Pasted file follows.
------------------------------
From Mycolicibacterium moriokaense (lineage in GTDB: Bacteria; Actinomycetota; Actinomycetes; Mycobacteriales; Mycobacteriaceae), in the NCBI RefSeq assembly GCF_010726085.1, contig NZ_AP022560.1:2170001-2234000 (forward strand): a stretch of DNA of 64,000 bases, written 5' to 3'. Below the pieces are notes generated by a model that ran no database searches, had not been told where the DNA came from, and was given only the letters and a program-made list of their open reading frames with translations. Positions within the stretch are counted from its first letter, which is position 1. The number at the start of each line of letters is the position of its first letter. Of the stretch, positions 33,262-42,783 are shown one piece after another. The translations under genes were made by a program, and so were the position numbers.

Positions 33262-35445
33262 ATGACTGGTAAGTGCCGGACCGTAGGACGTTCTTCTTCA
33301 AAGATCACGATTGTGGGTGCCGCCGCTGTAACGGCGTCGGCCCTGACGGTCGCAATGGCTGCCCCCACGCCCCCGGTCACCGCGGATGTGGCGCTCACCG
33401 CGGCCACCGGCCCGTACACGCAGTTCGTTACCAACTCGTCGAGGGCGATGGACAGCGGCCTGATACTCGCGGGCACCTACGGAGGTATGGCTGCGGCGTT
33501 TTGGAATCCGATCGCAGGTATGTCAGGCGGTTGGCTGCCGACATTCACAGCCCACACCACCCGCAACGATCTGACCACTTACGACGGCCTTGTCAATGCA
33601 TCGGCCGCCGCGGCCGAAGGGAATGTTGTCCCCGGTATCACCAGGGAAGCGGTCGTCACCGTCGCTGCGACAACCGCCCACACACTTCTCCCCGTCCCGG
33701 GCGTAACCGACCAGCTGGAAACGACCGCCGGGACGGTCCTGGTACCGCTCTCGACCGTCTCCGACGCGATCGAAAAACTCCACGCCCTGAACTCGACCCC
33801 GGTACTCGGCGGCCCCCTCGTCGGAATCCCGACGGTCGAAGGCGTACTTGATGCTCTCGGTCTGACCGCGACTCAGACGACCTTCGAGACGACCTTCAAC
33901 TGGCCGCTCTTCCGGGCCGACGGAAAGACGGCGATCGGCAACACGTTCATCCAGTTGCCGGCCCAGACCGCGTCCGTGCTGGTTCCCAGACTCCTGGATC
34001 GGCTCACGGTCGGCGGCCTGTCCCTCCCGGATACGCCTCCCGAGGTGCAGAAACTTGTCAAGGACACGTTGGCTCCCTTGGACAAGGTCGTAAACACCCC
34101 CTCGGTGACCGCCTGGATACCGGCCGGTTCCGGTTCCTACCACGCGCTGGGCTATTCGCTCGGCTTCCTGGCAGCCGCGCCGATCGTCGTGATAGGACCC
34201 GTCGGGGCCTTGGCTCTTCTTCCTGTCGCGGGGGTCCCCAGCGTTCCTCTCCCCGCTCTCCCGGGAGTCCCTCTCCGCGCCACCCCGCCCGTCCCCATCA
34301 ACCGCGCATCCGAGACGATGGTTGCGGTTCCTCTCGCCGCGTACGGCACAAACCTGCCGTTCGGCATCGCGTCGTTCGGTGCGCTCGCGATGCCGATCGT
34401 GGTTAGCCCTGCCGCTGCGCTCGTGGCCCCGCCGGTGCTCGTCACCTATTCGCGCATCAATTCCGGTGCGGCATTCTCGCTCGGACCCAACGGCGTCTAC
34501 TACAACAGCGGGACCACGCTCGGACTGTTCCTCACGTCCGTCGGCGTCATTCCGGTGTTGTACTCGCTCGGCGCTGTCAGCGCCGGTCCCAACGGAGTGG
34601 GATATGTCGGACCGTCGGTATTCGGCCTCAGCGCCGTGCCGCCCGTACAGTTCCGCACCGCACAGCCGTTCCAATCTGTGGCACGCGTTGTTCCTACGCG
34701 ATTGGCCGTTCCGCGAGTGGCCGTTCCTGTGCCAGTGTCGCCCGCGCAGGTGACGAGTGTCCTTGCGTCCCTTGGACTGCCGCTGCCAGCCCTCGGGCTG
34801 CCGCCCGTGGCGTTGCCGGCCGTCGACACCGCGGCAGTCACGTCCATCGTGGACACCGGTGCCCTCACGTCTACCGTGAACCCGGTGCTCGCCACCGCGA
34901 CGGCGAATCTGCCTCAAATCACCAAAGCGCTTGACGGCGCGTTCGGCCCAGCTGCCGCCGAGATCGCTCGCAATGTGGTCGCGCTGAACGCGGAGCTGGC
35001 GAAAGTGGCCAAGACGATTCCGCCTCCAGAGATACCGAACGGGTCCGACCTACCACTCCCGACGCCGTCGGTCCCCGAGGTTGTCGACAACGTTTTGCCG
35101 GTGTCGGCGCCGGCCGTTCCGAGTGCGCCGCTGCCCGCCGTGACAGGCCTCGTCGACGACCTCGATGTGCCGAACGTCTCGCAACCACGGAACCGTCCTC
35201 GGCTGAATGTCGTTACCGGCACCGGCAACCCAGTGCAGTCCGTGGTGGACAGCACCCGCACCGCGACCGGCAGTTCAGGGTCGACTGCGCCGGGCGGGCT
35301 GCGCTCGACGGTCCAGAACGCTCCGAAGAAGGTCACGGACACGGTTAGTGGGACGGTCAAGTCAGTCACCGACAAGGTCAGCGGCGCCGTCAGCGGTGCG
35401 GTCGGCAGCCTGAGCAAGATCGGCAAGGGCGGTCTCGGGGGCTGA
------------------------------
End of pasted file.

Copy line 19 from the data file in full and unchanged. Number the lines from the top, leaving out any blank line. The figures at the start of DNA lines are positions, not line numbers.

34801 CCGCCCGTGGCGTTGCCGGCCGTCGACACCGCGGCAGTCACGTCCATCGTGGACACCGGTGCCCTCACGTCTACCGTGAACCCGGTGCTCGCCACCGCGA